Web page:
Arlo Miller said the only reason the school board addressed the sex toy incident was because he filed complaints with both the state and federal Departments of Education.

"When I spoke to the Department of Education - Safe Schools, I reported to them what happened. I sent them proof," Miller said. "It seems odd that within 24 hours (of me calling) ... all of a sudden come Monday morning the agenda paper is leaked that they are going to take a vote on these three people."

Several other parents have gone to the state Department of Education regarding the incident and some other issues at the school, according to the teachers. Administrators tossing a sex toy around during school hours is only the tip of the iceberg, they said.

Parent Shannon Miller echoed their statement.

"This is not about just one time playing with a toy, this is about the fact that they do not do their jobs appropriately," she said. "They tell children who come to them about being harassed, 'Stop being part of the problem and start being part of the solution.' They are sending the message that if you speak out they don't want to hear it. They want to act like everything is good all the time so they want everyone to shut their mouths and move on. There are so many stories like that (from other parents with children in the school district)."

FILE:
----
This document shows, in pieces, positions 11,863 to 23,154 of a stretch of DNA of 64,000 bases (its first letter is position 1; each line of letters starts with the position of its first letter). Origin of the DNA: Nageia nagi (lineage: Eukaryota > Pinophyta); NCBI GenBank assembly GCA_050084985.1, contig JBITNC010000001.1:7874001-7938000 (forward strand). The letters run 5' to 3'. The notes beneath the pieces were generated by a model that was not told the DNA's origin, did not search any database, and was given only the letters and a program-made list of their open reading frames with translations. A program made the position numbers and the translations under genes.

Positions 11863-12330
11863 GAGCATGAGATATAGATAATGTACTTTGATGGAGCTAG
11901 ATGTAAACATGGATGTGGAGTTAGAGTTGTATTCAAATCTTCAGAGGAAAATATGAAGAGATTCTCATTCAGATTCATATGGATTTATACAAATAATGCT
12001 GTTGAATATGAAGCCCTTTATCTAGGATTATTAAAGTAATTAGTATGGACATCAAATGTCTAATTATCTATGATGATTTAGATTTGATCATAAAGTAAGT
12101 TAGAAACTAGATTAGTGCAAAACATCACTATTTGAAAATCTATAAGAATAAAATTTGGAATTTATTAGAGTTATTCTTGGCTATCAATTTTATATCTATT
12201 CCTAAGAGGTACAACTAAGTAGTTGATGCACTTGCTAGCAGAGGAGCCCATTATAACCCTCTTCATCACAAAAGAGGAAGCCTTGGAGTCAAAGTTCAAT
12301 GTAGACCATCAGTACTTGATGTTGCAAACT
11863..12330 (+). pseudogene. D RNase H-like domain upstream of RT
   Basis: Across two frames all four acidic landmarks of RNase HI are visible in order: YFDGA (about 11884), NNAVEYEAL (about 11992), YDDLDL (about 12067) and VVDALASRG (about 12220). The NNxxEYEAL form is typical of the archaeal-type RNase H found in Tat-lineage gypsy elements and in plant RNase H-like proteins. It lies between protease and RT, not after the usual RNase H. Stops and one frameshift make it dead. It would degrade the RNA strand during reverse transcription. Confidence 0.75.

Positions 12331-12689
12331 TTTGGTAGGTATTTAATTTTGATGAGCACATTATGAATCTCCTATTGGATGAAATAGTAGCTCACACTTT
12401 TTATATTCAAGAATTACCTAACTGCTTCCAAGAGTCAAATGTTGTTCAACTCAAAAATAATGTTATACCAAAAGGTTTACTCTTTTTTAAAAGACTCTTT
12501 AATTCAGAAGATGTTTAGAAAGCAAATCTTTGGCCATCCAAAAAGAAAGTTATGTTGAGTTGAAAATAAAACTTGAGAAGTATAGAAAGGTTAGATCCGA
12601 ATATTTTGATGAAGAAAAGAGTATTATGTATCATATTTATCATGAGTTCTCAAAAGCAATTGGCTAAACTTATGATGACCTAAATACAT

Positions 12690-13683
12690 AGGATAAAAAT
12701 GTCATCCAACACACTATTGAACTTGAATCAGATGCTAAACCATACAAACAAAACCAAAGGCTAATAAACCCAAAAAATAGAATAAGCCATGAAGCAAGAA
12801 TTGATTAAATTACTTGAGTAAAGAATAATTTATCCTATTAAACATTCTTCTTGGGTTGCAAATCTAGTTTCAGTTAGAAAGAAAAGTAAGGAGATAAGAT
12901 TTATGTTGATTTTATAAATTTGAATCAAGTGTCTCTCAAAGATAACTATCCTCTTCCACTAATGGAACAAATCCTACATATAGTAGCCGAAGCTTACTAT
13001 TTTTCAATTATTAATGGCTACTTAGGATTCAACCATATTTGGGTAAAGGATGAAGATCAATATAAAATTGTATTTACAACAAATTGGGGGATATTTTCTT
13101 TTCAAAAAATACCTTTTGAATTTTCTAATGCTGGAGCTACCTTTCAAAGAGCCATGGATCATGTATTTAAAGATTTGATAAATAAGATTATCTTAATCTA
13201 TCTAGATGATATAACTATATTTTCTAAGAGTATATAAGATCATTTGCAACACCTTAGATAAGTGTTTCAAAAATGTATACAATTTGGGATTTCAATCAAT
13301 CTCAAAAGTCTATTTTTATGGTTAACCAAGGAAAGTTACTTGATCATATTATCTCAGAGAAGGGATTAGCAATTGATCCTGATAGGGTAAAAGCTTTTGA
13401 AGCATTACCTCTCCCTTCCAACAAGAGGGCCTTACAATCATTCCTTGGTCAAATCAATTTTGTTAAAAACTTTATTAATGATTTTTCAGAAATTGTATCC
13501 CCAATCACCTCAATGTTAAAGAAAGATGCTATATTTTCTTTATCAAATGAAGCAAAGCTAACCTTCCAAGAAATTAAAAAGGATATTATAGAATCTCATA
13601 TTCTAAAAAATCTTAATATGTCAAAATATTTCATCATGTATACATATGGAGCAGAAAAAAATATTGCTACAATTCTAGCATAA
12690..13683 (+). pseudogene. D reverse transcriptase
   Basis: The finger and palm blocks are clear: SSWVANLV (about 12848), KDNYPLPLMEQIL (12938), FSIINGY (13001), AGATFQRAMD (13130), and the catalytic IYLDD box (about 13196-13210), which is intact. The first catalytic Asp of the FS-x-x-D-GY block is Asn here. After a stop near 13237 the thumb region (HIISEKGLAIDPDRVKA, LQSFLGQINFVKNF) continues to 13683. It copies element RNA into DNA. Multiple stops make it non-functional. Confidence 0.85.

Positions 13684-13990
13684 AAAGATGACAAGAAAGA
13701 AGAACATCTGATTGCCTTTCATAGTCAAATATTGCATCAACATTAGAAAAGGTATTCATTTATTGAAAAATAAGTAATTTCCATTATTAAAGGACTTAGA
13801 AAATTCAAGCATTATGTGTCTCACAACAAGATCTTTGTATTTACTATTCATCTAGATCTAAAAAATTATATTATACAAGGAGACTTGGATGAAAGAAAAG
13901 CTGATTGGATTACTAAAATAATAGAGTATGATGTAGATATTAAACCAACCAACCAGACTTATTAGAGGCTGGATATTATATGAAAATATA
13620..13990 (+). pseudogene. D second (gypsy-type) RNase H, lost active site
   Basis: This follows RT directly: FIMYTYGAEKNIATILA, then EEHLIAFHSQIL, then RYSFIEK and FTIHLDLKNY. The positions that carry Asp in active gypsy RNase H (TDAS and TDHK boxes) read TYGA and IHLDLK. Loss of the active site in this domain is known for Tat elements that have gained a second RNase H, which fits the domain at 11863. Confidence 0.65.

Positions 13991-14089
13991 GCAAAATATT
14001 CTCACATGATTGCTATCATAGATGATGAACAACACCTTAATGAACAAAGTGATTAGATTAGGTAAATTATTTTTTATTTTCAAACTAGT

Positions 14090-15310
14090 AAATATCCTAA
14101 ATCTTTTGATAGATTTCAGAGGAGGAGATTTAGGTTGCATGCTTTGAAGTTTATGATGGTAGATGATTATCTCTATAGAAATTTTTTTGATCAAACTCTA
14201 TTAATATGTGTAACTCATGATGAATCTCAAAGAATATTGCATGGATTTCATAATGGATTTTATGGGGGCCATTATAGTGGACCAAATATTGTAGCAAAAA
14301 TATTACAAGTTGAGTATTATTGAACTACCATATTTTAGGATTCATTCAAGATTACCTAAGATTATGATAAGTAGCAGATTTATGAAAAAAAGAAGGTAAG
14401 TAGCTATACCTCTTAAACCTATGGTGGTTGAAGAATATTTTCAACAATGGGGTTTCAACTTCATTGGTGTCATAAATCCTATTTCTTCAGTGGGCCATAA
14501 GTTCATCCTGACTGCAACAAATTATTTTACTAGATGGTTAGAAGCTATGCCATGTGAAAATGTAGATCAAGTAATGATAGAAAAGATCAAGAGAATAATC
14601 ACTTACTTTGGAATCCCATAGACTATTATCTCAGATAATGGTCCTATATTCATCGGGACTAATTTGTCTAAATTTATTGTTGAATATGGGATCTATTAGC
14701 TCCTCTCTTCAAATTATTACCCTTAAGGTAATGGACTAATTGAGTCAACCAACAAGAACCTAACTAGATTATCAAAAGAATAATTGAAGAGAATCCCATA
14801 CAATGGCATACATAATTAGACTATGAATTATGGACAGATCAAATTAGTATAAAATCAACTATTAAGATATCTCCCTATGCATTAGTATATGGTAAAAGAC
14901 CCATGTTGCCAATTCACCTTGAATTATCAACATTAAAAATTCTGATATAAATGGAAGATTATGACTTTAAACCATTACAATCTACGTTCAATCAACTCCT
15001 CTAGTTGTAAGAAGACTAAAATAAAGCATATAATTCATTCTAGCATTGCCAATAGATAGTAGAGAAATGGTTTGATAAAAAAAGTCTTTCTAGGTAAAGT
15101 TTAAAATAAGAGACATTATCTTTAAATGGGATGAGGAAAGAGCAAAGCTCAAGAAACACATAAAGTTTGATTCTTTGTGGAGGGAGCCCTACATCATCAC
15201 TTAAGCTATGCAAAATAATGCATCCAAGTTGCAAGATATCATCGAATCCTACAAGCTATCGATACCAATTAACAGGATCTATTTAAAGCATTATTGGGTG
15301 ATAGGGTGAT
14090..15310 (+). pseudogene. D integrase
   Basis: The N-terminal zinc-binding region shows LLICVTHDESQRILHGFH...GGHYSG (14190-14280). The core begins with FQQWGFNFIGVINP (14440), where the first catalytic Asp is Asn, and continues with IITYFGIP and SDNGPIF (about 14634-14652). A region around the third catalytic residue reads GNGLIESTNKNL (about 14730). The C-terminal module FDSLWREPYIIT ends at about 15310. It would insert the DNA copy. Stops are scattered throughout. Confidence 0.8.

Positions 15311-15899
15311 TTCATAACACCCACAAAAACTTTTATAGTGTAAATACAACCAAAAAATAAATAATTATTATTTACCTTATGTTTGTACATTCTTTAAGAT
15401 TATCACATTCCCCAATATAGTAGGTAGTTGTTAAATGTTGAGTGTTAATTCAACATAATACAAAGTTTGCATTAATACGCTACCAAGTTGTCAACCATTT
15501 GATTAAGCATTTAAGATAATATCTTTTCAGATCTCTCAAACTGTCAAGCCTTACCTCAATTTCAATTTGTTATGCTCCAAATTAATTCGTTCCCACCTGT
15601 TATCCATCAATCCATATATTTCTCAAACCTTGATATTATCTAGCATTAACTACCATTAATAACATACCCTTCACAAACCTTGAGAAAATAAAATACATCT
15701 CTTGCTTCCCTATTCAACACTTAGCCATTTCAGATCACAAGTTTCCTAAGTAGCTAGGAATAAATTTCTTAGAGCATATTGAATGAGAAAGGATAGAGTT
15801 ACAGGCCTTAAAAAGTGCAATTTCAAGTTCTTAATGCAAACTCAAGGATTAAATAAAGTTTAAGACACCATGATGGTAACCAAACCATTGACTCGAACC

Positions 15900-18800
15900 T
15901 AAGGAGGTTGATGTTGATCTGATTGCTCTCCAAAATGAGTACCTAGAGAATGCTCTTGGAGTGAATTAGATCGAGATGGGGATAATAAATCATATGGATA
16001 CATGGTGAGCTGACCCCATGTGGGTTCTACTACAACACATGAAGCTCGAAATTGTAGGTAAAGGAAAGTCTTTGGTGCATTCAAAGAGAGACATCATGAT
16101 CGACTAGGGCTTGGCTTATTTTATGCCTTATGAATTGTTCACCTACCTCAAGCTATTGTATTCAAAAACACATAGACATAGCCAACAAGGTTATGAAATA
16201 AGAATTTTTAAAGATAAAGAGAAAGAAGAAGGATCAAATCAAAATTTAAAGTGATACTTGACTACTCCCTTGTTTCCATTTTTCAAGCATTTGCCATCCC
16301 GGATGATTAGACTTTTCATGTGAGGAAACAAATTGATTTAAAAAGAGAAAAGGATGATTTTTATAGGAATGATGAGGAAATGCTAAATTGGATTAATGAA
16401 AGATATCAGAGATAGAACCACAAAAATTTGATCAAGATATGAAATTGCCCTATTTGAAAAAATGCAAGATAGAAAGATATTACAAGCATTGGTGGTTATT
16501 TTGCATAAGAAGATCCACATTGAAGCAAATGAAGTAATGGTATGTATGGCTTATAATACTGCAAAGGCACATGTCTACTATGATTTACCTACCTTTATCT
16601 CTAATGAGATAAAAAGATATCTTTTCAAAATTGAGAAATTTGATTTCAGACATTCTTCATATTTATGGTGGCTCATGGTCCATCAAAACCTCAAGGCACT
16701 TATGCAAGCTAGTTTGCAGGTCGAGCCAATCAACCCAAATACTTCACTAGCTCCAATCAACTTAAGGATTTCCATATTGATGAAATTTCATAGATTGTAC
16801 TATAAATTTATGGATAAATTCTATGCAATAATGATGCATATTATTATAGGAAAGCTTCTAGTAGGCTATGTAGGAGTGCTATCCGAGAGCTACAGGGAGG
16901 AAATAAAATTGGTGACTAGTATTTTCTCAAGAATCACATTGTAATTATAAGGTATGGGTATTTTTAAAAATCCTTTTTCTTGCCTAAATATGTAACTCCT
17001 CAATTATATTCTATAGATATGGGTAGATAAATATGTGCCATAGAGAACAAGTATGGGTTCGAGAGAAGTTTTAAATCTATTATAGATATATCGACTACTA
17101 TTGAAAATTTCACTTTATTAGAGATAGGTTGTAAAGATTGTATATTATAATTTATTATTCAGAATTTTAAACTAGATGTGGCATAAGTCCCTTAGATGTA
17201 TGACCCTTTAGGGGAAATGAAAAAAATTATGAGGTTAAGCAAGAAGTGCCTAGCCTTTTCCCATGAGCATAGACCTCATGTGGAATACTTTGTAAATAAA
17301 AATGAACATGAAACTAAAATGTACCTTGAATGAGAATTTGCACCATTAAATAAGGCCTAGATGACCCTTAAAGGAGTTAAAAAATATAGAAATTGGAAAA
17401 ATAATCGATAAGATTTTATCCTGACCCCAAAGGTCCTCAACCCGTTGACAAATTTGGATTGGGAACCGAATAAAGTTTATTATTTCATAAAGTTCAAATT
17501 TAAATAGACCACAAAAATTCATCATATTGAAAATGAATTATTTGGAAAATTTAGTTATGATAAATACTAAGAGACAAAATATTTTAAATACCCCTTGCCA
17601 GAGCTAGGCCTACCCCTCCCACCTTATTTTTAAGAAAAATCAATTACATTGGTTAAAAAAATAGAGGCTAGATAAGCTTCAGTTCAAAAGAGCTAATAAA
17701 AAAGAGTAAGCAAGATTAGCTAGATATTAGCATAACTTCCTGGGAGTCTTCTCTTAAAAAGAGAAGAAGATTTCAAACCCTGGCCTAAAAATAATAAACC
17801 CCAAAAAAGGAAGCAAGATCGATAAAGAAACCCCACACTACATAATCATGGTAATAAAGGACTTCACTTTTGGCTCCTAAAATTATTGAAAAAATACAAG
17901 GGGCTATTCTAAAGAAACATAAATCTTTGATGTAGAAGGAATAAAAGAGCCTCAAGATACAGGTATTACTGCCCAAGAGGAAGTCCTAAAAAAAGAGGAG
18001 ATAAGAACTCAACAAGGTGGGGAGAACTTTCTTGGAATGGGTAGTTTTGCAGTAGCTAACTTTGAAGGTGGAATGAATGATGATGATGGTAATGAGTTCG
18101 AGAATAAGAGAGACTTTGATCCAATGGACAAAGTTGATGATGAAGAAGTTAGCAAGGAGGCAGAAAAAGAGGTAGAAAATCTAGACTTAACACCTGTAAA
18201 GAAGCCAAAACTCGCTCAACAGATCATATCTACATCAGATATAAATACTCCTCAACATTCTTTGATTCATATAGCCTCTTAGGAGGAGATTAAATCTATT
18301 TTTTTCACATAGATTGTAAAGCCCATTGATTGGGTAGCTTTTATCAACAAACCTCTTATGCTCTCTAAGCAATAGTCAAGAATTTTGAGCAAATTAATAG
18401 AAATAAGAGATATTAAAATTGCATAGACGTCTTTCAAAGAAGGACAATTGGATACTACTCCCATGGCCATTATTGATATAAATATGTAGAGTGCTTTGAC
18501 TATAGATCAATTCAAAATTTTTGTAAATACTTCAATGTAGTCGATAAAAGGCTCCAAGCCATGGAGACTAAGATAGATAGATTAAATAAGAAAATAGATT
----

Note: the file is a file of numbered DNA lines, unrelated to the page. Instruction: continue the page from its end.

This story is the first of a series of stories from the Lebanon Daily News regarding problems children, parents and teachers have brought up regarding Northern Lebanon School District, including issues that are governed by Pennsylvania law regarding mandatory reporting of some types of incidents.

 

This story comes to us through a partnership between WITF and The Lebanon Daily News